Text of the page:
There is an emerging trend in public bids to include a requirement for a mandatory pre-bid meeting. The requirement to attend the pre-bid meeting is typically set forth in the Instructions to Bidders ("ITB") and provides that a contractor’s failure to attend will result in its bid being rejected as non-responsive.  

As a preliminary matter, there is no Mississippi statute or regulation which requires a public agency to conduct a pre-bid meeting or for a contractor to attend a pre-bid meeting to qualify it to submit a bid.  This is a "requirement" typically included in the Instructions to Bidders by the Owner/Architect.  One reason it may be included is to give "local" contractors an advantage over "foreign" contractors. "Foreign" contractors are forced to expend additional time and effort to attend the pre-bid meeting, and cannot simply throw a bid together and submit it to the public agency. Another reason the requirement is included may be to give the opportunity for the Owner/Architect to give final, pre-bid information on the project requirements and, sometimes, even to serve as an alternative (though not a good one) to an amendment to the ITB.

A contractor that does not attend the pre-bid meeting risks the potential for having its bid rejected as non-responsive.  If the Owner/Architect truly intends to enforce this requirement, at bid opening the Owner/Architect should examine each bid to determine the identity of the bidder and compare it to the list of attendees at the pre-bid meeting.  If the bidder did not attend the pre-bid meeting, the Owner/Architect should return the bid unopened.

In most instances, the Owner/Architect will open the bids and address the issue only if the apparent low bidder has not attended the pre-bid meeting.  The bigger the spread between the apparent low bidder and the second low bidder, the more likely it is that failure to attend the mandatory pre-bid meeting will be waived. The Mississippi Attorney General has opined that "a bidding irregularity may be waived if: (1) the irregularity does not destroy the competitive character of the bid by affecting the amount of the bid thereby giving the bidder an advantage or benefit over other bidders and (2) the irregularity does not involve noncompliance with a statutory or regulatory requirement."  Because the requirement to attend a pre-bid meeting is not a statutory or regulatory requirement, Owners/Architects frequently waive the pre-bid meeting requirement without a challenge.  

If, however, the Owner/Architect does not agree to voluntarily waive the irregularity, an argument can be made that by opening the contractor’s bid that did not attend the pre-bid meeting; the Owner/Architect has already waived the requirement.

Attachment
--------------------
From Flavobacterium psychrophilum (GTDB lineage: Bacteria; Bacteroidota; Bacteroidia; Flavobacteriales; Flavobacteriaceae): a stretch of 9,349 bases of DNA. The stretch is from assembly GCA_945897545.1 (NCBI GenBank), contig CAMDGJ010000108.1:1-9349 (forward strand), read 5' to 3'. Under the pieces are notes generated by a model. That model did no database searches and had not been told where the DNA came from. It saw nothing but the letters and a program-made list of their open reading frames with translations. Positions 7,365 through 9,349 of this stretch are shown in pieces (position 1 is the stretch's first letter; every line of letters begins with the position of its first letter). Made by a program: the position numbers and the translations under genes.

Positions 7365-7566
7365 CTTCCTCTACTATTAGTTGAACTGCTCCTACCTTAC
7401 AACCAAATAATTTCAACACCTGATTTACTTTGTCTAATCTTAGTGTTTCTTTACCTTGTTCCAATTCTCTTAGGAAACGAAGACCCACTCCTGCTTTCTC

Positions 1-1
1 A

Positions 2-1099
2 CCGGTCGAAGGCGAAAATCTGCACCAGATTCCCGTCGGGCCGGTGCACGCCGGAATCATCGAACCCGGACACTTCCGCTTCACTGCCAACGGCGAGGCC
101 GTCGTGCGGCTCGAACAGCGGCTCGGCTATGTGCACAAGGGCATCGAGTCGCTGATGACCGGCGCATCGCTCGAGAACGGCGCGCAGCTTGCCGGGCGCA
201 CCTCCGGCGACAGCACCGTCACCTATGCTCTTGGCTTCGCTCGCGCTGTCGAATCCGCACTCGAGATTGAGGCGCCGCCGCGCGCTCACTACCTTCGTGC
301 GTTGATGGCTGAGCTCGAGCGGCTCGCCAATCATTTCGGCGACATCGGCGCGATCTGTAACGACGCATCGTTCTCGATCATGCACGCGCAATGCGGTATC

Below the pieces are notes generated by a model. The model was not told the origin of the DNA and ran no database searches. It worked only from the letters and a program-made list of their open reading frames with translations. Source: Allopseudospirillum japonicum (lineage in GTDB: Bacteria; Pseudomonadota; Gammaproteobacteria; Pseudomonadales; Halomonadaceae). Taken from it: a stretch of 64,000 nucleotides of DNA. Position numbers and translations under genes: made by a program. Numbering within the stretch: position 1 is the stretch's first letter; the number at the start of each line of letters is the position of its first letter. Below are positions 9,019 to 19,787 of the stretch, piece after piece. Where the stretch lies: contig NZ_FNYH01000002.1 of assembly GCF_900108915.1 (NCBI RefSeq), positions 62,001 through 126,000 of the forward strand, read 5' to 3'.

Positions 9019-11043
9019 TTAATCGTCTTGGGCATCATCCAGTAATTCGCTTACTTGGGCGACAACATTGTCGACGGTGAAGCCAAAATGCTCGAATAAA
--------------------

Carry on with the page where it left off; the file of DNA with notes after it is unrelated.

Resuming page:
There is another alternative. A contractor that is concerned about the requirement for a mandatory pre-bid meeting can file a pre-bid protest with the public agency challenging this requirement as unduly restrictive on competition and not in the best interests of the public.   

Checklist for Mississippi Construction Contractors

If you have ever been the apparent low bidder on a public construction project and had your bid rejected because of an irregularity in the bid documents, you are not alone.  What is even more frustrating, and will make you fighting mad, is when the public agency decides to waive the same irregularity of a competitor when you are the second low bidder.  Perhaps the best way to avoid this situation is to make sure that you have completed your bid in strict accordance with the instructions to bidders.  I know it is difficult to focus on all the particulars when less than an hour before the bid is to be submitted subcontractors and suppliers are sending in prices or changing the ones previously provided.  Here is a simple bid checklist that may help you avoid those last minute mistakes.

  • Read the "Instruction to Bidders" when you obtain a copy of the solicitation to make sure that there are no unusual or different bid requirements. 
    • Pre-Bid Conference
    • Bid Bond
    • Site Visit
    • Listing of Subcontractors
  • Prepare the bid envelope in advance, identifying (1) the project, (2) the person to whom the bid is to be submitted, (3) the location where the bid is to be submitted and (4) the date and time for the submission of the bid.  ALWAYS PLACE CERTIFICATE OF RESPONSIBILITY NUMBER ON THE OUTSIDE OF THE ENVELOPE.
  • Complete the bid form and check to determine whether all the blank spaces for prices are completed with a dollar amount or a "---" or "-0-".
  • Check your addition and multiplication for unit prices and total bid price.
  • Acknowledge all Amendments/Addenda to the solicitation.
  • List subcontractors, if required.
  • Sign and date the bid documents.
  • Check the bid bond, if required, to make sure that it is in the correct amount and proper form.
  • Place bid documents and bid bond, if required, into envelope and submit.

In the event you are determined to be the apparent low bidder, and your bid is not more than ten percent (10%) above the amount of funds allocated for the project, it is likely that you will be awarded the contract.